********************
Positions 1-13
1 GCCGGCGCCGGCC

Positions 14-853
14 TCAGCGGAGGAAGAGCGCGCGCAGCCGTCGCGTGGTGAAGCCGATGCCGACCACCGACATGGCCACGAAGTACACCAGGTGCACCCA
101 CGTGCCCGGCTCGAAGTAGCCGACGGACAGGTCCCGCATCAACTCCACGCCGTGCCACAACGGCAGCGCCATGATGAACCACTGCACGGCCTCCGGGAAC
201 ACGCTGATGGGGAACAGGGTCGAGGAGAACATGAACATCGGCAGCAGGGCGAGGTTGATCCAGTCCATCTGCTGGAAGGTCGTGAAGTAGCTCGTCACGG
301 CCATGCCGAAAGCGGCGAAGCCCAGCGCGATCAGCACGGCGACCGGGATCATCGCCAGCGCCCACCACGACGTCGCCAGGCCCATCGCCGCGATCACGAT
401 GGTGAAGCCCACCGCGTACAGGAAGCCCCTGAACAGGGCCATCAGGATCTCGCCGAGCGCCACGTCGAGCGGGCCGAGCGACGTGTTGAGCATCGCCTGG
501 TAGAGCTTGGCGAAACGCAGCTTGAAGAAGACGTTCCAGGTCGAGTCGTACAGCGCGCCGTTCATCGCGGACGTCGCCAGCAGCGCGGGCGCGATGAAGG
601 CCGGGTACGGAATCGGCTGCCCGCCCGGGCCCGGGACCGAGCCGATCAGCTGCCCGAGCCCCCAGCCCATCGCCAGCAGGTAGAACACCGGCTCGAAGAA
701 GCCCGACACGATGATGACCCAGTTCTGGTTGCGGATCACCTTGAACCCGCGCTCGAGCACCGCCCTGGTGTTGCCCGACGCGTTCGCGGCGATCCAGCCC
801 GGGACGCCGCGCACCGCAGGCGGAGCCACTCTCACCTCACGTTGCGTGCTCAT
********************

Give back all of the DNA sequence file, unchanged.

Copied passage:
Positions 1-13
1 GCCGGCGCCGGCC

Positions 14-853
14 TCAGCGGAGGAAGAGCGCGCGCAGCCGTCGCGTGGTGAAGCCGATGCCGACCACCGACATGGCCACGAAGTACACCAGGTGCACCCA
101 CGTGCCCGGCTCGAAGTAGCCGACGGACAGGTCCCGCATCAACTCCACGCCGTGCCACAACGGCAGCGCCATGATGAACCACTGCACGGCCTCCGGGAAC
201 ACGCTGATGGGGAACAGGGTCGAGGAGAACATGAACATCGGCAGCAGGGCGAGGTTGATCCAGTCCATCTGCTGGAAGGTCGTGAAGTAGCTCGTCACGG
301 CCATGCCGAAAGCGGCGAAGCCCAGCGCGATCAGCACGGCGACCGGGATCATCGCCAGCGCCCACCACGACGTCGCCAGGCCCATCGCCGCGATCACGAT
401 GGTGAAGCCCACCGCGTACAGGAAGCCCCTGAACAGGGCCATCAGGATCTCGCCGAGCGCCACGTCGAGCGGGCCGAGCGACGTGTTGAGCATCGCCTGG
501 TAGAGCTTGGCGAAACGCAGCTTGAAGAAGACGTTCCAGGTCGAGTCGTACAGCGCGCCGTTCATCGCGGACGTCGCCAGCAGCGCGGGCGCGATGAAGG
601 CCGGGTACGGAATCGGCTGCCCGCCCGGGCCCGGGACCGAGCCGATCAGCTGCCCGAGCCCCCAGCCCATCGCCAGCAGGTAGAACACCGGCTCGAAGAA
701 GCCCGACACGATGATGACCCAGTTCTGGTTGCGGATCACCTTGAACCCGCGCTCGAGCACCGCCCTGGTGTTGCCCGACGCGTTCGCGGCGATCCAGCCC
801 GGGACGCCGCGCACCGCAGGCGGAGCCACTCTCACCTCACGTTGCGTGCTCAT